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Works officials grilled over botched sh20b Motorcare deal

By Vision Reporter

Added 16th December 2009 03:00 AM

PARLIAMENT yesterday asked the Criminal Investigations Department to investigate the controversial CHOGM cars, which cost almost sh10b.

PARLIAMENT yesterday asked the Criminal Investigations Department to investigate the controversial CHOGM cars, which cost almost sh10b.

By Cyprian Musoke

PARLIAMENT yesterday asked the Criminal Investigations Department to investigate the controversial CHOGM cars, which cost almost sh10b.

Appearing before the public accounts committee, officials from the works ministry, led by permanent secretary Charles Muganzi, were quizzed about the botched procurement process of the cars.

Documents before the committee showed that on September 16, 2007, three Government representatives travelled to the BMW factory in Germany to inspect the vehicles.

However, upon arrival, they were told that the vehicles were already en route to Uganda. The Government thus wasted sh14.6m in air tickets and allowances.

“How did the supplier make invitations, hotel bookings and an itinerary well knowing that the vehicles were already on their way?” committee chairman Nandala Mafabi asked.
Muganzi said when the team came back and wrote a report, he rejected it because they had not seen the cars.

The chief mechanical engineer, George Okurut, admitted that they were only shown a car similar to the ones they had ordered but were not given the production details, and were only told that the information would be contained in the airway bills.

“That surprised us because we travelled with two officials from the supplier. They should have told this to us before we left,” Okurut said.
When they asked to be taken to the place where the cars were being loaded, the suppliers refused, saying since the cars were for use by VIPs they would pose a security threat.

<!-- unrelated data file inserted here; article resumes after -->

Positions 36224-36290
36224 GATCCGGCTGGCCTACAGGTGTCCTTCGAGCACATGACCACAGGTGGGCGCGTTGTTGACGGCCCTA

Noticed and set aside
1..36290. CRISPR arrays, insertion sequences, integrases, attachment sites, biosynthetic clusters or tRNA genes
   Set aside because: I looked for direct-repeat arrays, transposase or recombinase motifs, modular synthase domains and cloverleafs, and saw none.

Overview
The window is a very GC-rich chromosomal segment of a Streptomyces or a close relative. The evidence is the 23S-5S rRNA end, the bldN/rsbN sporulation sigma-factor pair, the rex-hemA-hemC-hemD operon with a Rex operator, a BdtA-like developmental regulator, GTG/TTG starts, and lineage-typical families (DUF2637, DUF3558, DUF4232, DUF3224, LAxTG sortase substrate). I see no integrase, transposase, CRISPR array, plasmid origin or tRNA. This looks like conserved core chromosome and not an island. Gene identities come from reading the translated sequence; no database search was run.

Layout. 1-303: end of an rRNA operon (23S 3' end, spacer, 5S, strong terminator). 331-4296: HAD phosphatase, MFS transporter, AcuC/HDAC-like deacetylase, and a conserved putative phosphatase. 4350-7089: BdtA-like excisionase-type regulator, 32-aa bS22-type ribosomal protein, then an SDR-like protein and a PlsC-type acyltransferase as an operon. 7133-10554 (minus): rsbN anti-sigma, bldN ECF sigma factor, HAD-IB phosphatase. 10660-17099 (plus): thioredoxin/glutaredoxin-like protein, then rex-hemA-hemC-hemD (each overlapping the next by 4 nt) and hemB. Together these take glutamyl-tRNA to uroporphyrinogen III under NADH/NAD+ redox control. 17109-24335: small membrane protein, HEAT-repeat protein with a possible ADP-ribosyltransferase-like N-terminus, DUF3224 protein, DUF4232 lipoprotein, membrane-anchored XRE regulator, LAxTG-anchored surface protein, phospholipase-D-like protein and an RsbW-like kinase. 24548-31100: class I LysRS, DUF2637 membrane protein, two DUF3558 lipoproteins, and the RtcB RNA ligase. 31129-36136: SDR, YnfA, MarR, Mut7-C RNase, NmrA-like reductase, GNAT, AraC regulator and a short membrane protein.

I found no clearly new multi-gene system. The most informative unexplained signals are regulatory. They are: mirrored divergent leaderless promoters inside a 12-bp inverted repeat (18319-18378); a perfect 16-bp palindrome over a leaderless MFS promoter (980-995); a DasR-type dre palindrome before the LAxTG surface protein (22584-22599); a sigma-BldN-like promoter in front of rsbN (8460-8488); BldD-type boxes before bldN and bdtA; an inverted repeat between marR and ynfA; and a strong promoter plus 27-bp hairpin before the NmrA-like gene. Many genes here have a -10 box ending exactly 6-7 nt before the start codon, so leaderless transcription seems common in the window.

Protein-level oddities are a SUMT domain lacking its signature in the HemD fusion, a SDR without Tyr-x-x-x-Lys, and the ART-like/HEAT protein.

Okurut said when they returned, the cars they were told had been airlifted had not yet arrived. Some of the vehicles, he confessed, were not manufactured in Germany, but in Austria.

The first batch of 17 cars arrived in Uganda on September 19, 2007, four days after the purported departure, according to the Auditor General’s report.

The last batch arrived in the middle of October, one month after the purported departure. Normally, air freight from Europe to Entebbe takes one day.

The MPs also queried why, if the deal was won by Motorcare, some acknowledgments were from Intercar and others from Europcar.

“To deal with three companies on the same contract is wrong. In case of breaches, who would pay?” asked Oduman Okello (FDC).

“It also baffled us so we sought advice from the Attorney General. He said since there were powers of attorney signed, with a stamp and seal of Motorcare, we should go ahead,” Muganzi replied.

Muganzi admitted that he was not supposed to authorise payments before getting an inspection report. However, he said, he was forced to, given that there were a few days left to the summit and the suppliers were refusing to release the cars before payment.

The MPs also queried the real place of manufacture of the cars given confusing data on the airway bills. Aeroport International de Vatry in Paris, France, was stated as the airport of departure although Denmark was stated as the country of departure. The airway bills were issued by a company called Avient Aviation based in Harare, Zimbabwe.

“The intention of the whole deal was to defraud the country because there was no value for money,” said Mathias Nsubuga (DP).

Works officials grilled over botched sh20b Motorcare deal

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